I painted the hands of the watch with black acrylic paint, and touched up the eyes again to make them darker and overpaint any white.
Once everything was dried and/or heat set again, I added a couple coats of gloss varnish over the eyes.
And a last touch of gloss on the eyes, the buttons and the metal of the watch, and they’re done.
I’ll be adding pin back/pendants to the back, then putting them up on Etsy soon.
The eyes first – window of the soul. A coat of black very carefully applied with a teensy, tiny brush and now they’re starting to look alive.
(Note to myself though – it actually would have been easier to paint the eyes last since I had to touch them up again afterwards.)
I painted the jacket next, then judiciously wiped just a little away here and there to show the detail of the clay and antiquing underneath.
Sometimes I did that 3-4 times until I got it just the way I wanted it.
Then a coat of contrasting paint on the waistcoat with another tiny brush, and back into the oven for another round of heat setting. (I’m using Genesis Heat Set Oils on these.)
Still a lot of details to go, but I’ll summarize some of them tomorrow…
Antiquing for me, is not the time honored New England pastime of roaming the countryside looking for cool, old stuff, preferably cheap. Although I like that too – on a strictly amateur and happenstance scale.
This is a technique I use a lot, but in this case, I’m not even trying to make my rabbit look old.
I’m using burnt umber heat set oils scrubbed into the piece, then wiped off the surface. The paint sinks into the tiniest detail and really gives the piece some dimension.
Click on the thumbnail, then compare the two rabbits on the right. The all white one on the top has all the same detail, but most of it’s invisible, until the paint brings it out.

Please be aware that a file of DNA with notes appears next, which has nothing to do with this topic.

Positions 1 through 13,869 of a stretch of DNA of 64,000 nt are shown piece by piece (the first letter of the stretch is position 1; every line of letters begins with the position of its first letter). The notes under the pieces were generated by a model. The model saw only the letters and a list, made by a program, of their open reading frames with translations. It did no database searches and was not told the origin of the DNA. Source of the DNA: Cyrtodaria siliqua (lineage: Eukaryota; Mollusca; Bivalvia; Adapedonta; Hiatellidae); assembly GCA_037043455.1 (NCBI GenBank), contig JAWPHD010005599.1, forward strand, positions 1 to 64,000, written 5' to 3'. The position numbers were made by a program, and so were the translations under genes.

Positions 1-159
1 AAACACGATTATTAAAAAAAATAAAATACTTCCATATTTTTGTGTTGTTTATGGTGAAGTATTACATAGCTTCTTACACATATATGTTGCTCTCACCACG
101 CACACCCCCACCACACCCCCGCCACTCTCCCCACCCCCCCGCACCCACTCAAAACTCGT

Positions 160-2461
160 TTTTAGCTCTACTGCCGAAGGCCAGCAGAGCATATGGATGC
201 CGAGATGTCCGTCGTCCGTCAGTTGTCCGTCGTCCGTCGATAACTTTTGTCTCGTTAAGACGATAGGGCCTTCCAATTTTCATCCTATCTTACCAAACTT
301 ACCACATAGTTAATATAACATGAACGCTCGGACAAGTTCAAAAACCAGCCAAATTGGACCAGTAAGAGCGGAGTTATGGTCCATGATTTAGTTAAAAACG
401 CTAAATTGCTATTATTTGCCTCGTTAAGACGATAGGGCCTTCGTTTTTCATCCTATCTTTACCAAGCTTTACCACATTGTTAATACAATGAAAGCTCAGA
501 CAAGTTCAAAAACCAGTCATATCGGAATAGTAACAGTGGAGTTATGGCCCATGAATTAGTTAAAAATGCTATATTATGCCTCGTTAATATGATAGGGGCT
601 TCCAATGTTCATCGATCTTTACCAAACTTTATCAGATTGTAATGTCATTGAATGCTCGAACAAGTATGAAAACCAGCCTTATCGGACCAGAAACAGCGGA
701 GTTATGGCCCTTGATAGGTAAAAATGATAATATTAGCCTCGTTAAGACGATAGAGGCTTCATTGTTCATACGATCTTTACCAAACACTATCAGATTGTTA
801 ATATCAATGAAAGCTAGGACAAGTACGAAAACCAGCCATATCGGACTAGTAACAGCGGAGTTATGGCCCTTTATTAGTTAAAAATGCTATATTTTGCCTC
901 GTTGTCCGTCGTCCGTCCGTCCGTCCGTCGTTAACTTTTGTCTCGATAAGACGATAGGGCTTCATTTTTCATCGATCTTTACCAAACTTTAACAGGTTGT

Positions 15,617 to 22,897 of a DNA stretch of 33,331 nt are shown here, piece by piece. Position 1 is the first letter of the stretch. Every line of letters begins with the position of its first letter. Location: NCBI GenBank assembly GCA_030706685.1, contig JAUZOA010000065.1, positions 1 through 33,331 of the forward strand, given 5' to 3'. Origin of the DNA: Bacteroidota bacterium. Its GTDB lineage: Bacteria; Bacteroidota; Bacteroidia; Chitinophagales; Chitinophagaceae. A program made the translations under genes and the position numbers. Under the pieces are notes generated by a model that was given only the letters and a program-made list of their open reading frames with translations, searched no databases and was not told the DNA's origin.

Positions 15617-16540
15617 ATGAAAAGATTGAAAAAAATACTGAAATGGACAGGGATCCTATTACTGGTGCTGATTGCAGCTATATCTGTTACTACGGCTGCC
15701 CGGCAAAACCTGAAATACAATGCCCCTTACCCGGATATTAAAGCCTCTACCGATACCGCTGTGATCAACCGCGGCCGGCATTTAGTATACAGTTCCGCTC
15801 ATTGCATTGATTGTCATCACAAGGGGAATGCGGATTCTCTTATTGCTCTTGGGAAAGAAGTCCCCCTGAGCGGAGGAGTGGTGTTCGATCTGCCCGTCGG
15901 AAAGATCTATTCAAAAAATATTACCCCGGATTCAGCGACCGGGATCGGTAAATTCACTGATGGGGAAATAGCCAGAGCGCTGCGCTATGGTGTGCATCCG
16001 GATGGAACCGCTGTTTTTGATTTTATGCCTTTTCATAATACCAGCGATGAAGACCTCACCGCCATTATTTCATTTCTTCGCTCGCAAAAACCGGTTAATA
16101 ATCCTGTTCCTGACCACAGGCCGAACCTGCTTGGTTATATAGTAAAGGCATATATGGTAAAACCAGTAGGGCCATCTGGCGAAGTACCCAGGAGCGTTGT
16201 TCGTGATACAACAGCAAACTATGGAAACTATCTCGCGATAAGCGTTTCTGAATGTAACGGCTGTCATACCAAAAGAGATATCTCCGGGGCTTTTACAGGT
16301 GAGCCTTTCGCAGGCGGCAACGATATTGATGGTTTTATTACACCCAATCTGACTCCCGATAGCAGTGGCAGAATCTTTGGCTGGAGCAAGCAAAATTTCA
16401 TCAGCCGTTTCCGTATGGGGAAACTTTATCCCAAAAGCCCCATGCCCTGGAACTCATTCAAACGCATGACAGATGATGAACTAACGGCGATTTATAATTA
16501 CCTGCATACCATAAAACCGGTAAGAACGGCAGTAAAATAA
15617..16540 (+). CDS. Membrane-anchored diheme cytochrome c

When they’re all ready, I pop them into the oven to set this first layer of paint.
Don’t wear clothes you like while doing this 😉 It’s messy.
Tune in next time for COLOR!
I’m late! I’m late! says the rabbit, not me.
Well not really me, since I never assigned myself a deadline, but anyone who went to HopArts last year (October, 2016) might have seen the first stages of this sculpture. I did the sculpting over a couple months, including resculpting the watch at least twice.
Then I procrastinated over the painting because I was so afraid of ruining it, but I finally finished that during my January 30 day challenge.
Soon to be pins or pendants or possibly part of a shadow box in Wyoming!
I used a two part silicone molding putty – my favorite is from Rio Grande – Rio Cold Mold. I wonder if they have an affiliate program? 😉 I’d accept supplies!
And here are the first few out of the mold… They do require a bit of re-sculpting and cleanup. And if you notice, I altered the angle of the ears and such on a couple of them. Even from the same mold, they’re never quite the same 🙂
Stay tuned for the painting…
He’s all spiffed up and mounted on a wooden block that I hand stained to coordinate with his shell.
“Fur, Feathers, Fins”
April 7 to April 30, 2017
Wickford Art Association
It’s a wonderful collection of animal themed art and well worth stopping by if you get a chance. One of my favorite shows at the gallery. There were so many pieces I’d love to take home 🙂